Under the National Blood Authority Act 2003, the Australian Government Minister for Health is responsible for issuing policy principles, the appointment of the NBA Board and General Manager and for determining additional functions with the endorsement of the Council of Australian Governments (COAG) Health Council (former Standing Council on Health (SCoH)).
The key governing bodies in the Australian blood sector and their roles and relationships with each other are set out in the National Blood Agreement and the NBA Act and are pictured and described below.
FIGURE: Governance structure of the Australian blood sector.
COAG Health Council
The COAG Health Council (CHC) is responsible for overseeing and managing the blood sector. It sets the governance, policy and financial frameworks under which the NBA operates. Recent decisions by health ministers include the approval of the:
- 2013–14 to 2015–16 Statement of Expectations for the Australian Red Cross Blood Service
- National Supply Plan & Budget 2014-2015
- second cycle of the output based funding model.
Australian Health Ministers’ Advisory Council
The Australian Health Ministers’ Advisory Council (AHMAC) provides support to the COAG Health Council. It advises the health ministers on strategic matters relating to the coordination of health services across the nation and, as necessary, with New Zealand. The Council considers blood sector matters referred to it by the Jurisdictional Blood Committee (JBC) through the Hospitals Principal Committee, and reports as necessary to the COAG Health Council. The Council has no statutory power and decisions are reached by consensus.
Hospitals Principal Committee
The Hospitals Principal Committee (HPC) considers, and provides advice to the Australian Health Ministers’ Advisory Council (AHMAC), where appropriate on:
- all activities which largely relate to hospital care including emergency departments, outpatient care, inpatient care and alternatives to hospital care
- implementation of the health reform agenda as it applies to hospital care
- clinical, technical and medico–ethical developments
- the appropriateness, likely impact, policy implications, effectiveness and safety of clinical and technical developments.
Jurisdictional Blood Committee
Australian, state and territory governments are represented on the Jurisdictional Blood Committee (JBC), which was established by the National Blood Agreement in 2003. The JBC is the conduit between governments and the NBA. It represents the Australian, state and territory governments’ positions on blood policy, demand, supply planning and product distribution, funding and evidence-based approaches to emerging products, services and technologies. It oversees the NBA’s role in blood supply contracting. It is also the primary body responsible for providing advice and support on these matters to the COAG Health Council through the HPC and the AHMAC. For details on the current membership of JBC visit the Jurisdictional Blood Committee page.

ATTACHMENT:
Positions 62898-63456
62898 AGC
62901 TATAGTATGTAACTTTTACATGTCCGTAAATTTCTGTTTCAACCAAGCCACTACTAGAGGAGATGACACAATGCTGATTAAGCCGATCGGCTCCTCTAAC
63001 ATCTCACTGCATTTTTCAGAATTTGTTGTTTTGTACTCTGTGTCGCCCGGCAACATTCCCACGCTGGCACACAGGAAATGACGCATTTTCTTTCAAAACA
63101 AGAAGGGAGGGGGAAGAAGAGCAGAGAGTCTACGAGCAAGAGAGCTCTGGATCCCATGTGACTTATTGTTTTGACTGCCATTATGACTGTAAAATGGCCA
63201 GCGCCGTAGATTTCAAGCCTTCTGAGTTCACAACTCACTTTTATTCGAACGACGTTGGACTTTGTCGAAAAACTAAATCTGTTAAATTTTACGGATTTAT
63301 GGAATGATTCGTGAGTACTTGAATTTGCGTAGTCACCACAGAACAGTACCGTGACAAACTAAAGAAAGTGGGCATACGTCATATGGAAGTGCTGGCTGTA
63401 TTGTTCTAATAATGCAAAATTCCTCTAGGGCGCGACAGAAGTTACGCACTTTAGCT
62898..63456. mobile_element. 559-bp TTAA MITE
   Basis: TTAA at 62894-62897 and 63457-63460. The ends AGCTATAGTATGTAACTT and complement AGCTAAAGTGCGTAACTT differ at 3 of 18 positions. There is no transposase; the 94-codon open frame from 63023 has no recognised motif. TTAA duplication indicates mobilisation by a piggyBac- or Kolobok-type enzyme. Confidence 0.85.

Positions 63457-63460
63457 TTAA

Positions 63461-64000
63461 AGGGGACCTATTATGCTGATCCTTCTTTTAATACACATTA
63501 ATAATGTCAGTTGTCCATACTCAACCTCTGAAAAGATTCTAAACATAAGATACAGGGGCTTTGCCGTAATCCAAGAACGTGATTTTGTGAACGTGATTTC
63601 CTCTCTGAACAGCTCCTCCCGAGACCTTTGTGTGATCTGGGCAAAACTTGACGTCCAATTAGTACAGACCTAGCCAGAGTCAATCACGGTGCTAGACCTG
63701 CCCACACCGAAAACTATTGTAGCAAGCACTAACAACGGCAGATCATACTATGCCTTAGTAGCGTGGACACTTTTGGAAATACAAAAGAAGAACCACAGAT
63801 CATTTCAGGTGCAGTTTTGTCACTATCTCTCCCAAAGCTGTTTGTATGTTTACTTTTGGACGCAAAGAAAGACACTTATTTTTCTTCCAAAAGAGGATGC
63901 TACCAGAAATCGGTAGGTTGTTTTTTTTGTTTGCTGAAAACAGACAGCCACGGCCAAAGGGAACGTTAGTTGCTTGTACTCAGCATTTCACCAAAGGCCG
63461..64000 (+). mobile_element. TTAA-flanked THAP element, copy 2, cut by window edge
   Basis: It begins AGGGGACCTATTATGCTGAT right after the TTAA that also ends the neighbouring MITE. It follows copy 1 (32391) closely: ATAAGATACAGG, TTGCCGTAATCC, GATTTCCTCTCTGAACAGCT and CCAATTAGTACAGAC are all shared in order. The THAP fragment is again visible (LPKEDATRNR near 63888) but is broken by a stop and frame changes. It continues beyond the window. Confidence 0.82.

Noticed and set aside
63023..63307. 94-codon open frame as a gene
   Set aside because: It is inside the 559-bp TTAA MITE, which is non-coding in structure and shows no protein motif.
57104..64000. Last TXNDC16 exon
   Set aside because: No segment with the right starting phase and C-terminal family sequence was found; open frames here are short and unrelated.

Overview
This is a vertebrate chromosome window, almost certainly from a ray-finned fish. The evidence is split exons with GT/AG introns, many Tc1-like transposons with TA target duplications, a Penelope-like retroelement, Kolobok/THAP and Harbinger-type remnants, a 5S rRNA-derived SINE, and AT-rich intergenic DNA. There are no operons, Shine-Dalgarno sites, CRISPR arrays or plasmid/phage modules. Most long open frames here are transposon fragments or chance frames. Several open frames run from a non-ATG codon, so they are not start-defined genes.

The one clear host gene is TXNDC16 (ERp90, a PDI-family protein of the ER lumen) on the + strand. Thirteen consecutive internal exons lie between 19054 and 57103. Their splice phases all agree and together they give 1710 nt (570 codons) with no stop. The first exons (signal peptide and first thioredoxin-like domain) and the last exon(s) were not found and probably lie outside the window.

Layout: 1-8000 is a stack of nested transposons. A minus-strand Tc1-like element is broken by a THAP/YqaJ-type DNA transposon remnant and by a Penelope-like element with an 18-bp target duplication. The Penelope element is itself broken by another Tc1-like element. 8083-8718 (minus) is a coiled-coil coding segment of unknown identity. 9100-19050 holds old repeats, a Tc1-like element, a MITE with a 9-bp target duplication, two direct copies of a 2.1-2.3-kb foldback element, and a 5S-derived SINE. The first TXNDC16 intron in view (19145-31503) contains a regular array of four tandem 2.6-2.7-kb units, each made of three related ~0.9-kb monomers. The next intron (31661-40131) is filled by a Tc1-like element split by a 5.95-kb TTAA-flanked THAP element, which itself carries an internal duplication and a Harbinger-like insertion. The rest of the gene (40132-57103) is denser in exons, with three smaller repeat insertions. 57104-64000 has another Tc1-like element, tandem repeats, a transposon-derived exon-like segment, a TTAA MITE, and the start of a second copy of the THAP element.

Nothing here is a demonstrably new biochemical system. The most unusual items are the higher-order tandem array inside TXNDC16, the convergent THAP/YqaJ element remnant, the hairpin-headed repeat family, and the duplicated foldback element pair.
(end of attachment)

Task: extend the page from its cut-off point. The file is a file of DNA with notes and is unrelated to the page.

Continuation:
Established under the National Blood Authority Act 2003, the National Blood Authority (NBA) Board provides advice to the General Manager about the performance of the NBA's functions. The Board is not a decision making body and has no formal or direct role in the governance or management of the NBA. The Board does however, consider key strategic issues facing the NBA. For more information on the membership of the Board visit the National Blood Authority Board page.
Australian, state and territory governments
As signatories to the National Blood Agreement, the Australian, state and territory governments are responsible for:
- establishing the policy framework and specific policies relating to the national blood supply
- overseeing the NBA’s management of the blood supply arrangements
- fostering the development and implementation of best-practice systems to promote efficient use and minimal wastage of blood and blood products
- providing information on demand for blood and blood products
- managing local issues.
Therapeutic Goods Administration
The Therapeutic Goods Administration (TGA) is the regulator for blood and blood products in Australia. It is responsible for:
- regulating the efficacy and safety of blood and blood products under the Therapeutic Goods Act 1989
- auditing supplies against good manufacturing practice
- issuing product recalls
- issuing modifications to safety standards
- issuing directives such as those relating to donor deferral.
Suppliers of blood and blood products in Australia
The NBA contracts with a number of suppliers for the provision of blood and blood products including:
- the Blood Service which collects fresh blood from voluntary donors
- CSL Limited, which fractionates plasma from blood collected by the Blood Service and supplies a range of plasma products purchased through the NBA under the National Fractionation Agreement for Australia.
Australia is reliant on an imported supply of plasma derived Factors XI and XIII, Anti-inhibitor Coagulant Complex Concentrates, Protein C, a plasma-derived Rh(D) immunoglobulin products, Fibrinogen Concentrate and C1 Esterase Inhibitor Concentrate, which are not manufactured in Australia. A number of recombinant clotting factor products and immunoglobulin products are also imported. These products are not manufactured in Australia. Current contracts for imported plasma and recombinant products can be found here.